Killer Gadgets: Financing the War in the Congo by Electronic Device

July 20th, 2010

Correction: This article incorrectly refers to an amendment relating to the use of conflict minerals from the Democratic Republic of the Congo as the Energy Security Through Transparency ammendment (ESTT).  The amendment should accurately be referred to as the Congo Amendment.  Both the Congo amendment and the ESTT amendment deal with transparency in the extractive industries, and both amendments were passed into law as part of the Dodd–Frank Wall Street Reform and Consumer Protection Act.

Lately, the oil industry has been getting a lot of attention. The BP oil spill has been a 24-hour news cycle dream: live streaming video of the gushing well dominated CNN’s stream for more than 80 days. Even now, with the oil-well temporarily capped, the media continues to focus on the petroleum industry. Talk of the Energy Security through Transparency Act (ESTT), which was tucked into the financial reform bill, has largely centered on the impact that the legislation will have on the extractive practices of the industry.

Meanwhile, however, another storm—a movement calling on companies to stop using “conflict minerals”—has gained prominence. A recent story in Newsweek looks at how the ESTT will impact this particular (and devastating) extractive industry.

“Conflict minerals,” like blood or conflict diamonds, help fund civil war and violent militias, particularly in the Democratic Republic of the Congo. Mining for these rare metals leads to rape, murder, and other terrible crimes. Yet, it also produces cameras, computers, music players and cell phones.

These minerals—tin, tantalum, tungsten and gold—are used by the 21 major electronics companies, which include Apple, Canon, Dell, Microsoft, Motorola, Nokia, Panasonic, Research in Motion (Blackberry), Samsung and more. They are “essential for our wired lifestyle.” Tin is used in circuit boards, and you can thank tungsten every time your phone vibrates with an incoming message or call.

More than 5.4 million people have died in the Congo in the past 12 years, and the number keeps climbing. However, the connection between our have-to-have gadgets and the world’s deadliest war since World War II is slowly emerging in the public discourse. Many international organizations, in particular the Enough Project, are working to raise awareness. Indeed, big names such as Secretary of State Hillary Clinton, Angelina Jolie, Sheryl Crow, Julianne Moore and Nicole Richie have all championed this cause.

A number of technology companies, including Hewlett-Packard (HP), have heeded consumers’ cries for conflict-free sourcing. HP states, “While all four [conflict] metals are used by many other industries and are also sourced from regions other than the DRC, HP considers it unacceptable that the sourcing of metals eventually incorporated into our products could be contributing to armed conflict.”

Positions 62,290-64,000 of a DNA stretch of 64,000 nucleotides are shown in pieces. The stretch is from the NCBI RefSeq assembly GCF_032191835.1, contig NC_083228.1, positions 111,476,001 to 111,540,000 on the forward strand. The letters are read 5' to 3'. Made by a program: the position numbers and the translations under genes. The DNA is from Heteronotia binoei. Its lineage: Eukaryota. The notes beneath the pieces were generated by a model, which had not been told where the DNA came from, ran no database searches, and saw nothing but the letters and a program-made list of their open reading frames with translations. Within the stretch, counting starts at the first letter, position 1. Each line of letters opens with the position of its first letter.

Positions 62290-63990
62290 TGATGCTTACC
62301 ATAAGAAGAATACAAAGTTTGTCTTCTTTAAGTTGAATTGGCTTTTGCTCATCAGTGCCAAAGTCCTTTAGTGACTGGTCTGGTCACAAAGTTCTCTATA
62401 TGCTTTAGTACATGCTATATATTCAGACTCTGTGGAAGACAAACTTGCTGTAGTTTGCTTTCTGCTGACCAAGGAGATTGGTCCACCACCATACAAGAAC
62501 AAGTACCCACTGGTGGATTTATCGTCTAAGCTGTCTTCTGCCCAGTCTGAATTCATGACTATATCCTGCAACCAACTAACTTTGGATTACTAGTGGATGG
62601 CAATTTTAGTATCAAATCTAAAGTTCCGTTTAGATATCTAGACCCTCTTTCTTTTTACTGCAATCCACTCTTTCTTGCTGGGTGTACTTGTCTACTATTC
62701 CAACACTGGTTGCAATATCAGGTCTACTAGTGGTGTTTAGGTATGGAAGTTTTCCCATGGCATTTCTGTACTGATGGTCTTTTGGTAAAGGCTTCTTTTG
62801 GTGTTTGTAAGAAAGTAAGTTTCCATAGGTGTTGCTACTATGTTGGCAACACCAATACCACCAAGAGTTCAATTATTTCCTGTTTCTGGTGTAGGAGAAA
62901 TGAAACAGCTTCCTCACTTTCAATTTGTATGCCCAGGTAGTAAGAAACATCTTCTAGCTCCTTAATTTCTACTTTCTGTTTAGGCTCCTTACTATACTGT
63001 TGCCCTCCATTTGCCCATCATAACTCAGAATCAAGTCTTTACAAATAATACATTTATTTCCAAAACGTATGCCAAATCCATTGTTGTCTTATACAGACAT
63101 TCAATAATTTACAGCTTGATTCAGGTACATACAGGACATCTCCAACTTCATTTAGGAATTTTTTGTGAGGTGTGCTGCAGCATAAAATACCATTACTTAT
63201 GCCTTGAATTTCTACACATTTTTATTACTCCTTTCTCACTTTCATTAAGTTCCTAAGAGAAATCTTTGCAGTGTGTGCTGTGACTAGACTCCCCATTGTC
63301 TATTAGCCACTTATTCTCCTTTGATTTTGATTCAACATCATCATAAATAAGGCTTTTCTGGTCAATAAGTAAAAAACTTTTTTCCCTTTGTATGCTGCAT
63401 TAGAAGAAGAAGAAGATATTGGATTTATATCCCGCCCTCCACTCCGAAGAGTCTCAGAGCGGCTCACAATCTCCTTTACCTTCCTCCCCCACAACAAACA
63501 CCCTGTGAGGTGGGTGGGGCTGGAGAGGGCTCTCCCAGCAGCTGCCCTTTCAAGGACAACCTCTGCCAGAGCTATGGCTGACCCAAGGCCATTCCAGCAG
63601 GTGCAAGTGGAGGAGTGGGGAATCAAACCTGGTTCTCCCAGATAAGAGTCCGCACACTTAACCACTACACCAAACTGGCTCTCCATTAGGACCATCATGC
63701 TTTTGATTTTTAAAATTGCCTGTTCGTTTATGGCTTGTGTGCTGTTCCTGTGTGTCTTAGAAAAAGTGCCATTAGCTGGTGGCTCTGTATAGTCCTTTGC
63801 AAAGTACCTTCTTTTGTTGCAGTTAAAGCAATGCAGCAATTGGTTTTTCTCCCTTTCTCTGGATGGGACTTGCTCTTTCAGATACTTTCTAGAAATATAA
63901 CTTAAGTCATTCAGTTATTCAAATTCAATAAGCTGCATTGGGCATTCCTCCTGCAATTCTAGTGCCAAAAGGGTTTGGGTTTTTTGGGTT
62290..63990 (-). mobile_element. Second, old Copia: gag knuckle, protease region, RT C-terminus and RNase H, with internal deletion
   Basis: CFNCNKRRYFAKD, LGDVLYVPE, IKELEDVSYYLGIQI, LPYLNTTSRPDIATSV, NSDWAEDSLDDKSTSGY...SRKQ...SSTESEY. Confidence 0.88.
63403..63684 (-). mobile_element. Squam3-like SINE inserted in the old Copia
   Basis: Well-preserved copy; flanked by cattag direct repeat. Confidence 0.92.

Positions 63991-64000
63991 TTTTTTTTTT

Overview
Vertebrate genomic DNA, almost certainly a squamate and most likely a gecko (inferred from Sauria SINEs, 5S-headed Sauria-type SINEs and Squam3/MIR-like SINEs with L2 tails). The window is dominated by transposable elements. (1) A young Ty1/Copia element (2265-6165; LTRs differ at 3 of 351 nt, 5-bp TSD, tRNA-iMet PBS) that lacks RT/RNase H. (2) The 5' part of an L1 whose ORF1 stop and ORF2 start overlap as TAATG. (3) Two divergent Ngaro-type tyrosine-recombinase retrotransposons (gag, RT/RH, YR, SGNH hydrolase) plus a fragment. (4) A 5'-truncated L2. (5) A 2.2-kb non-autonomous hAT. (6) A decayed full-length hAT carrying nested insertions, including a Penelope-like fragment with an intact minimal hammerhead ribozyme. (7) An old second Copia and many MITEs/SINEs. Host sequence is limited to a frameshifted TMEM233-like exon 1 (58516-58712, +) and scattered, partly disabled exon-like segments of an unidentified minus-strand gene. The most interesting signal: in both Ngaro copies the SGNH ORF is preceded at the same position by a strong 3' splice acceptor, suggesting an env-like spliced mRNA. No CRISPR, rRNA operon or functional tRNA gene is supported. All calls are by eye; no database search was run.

Unfortunately, unlike HP, many companies have failed to take action against sourcing conflict minerals, and recent congressional attempts to ban the use of conflict minerals have stalled. In April 2009, Senator Samuel Brownback (R-KS) introduced the Congo Conflict Minerals Act of 2009, which would have required electronics companies to verify and disclose the sources of their tin, tantalum and tungsten. The legislation did not make it out of committee.

However, now, with the ESTT heading to President Obama’s desk, opponents of conflict sourced minerals have a reason to celebrate. The Act requires all companies registered with the U.S. Securities and Exchange Commission (SEC) to disclose where they source minerals. “Companies must provide independently audited reports showing what they’ve done to avoid financing armed conflict—such as citing documentation between the African source country and the Asian processor. Failure to cooperate or the filing of a false report could result in court sanctions,” Newsweek reports.

The new requirements, and the publicity surrounding them, will force companies to more closely examine from where they are getting their materials, while increasing the prominence of this devastating practice among consumers. Now, let’s hope that other governments follow the lead of the United States.

Watch a spoof of the popular Apple commercials by Raise Hope for Congo:

Written by Kelley Brescia

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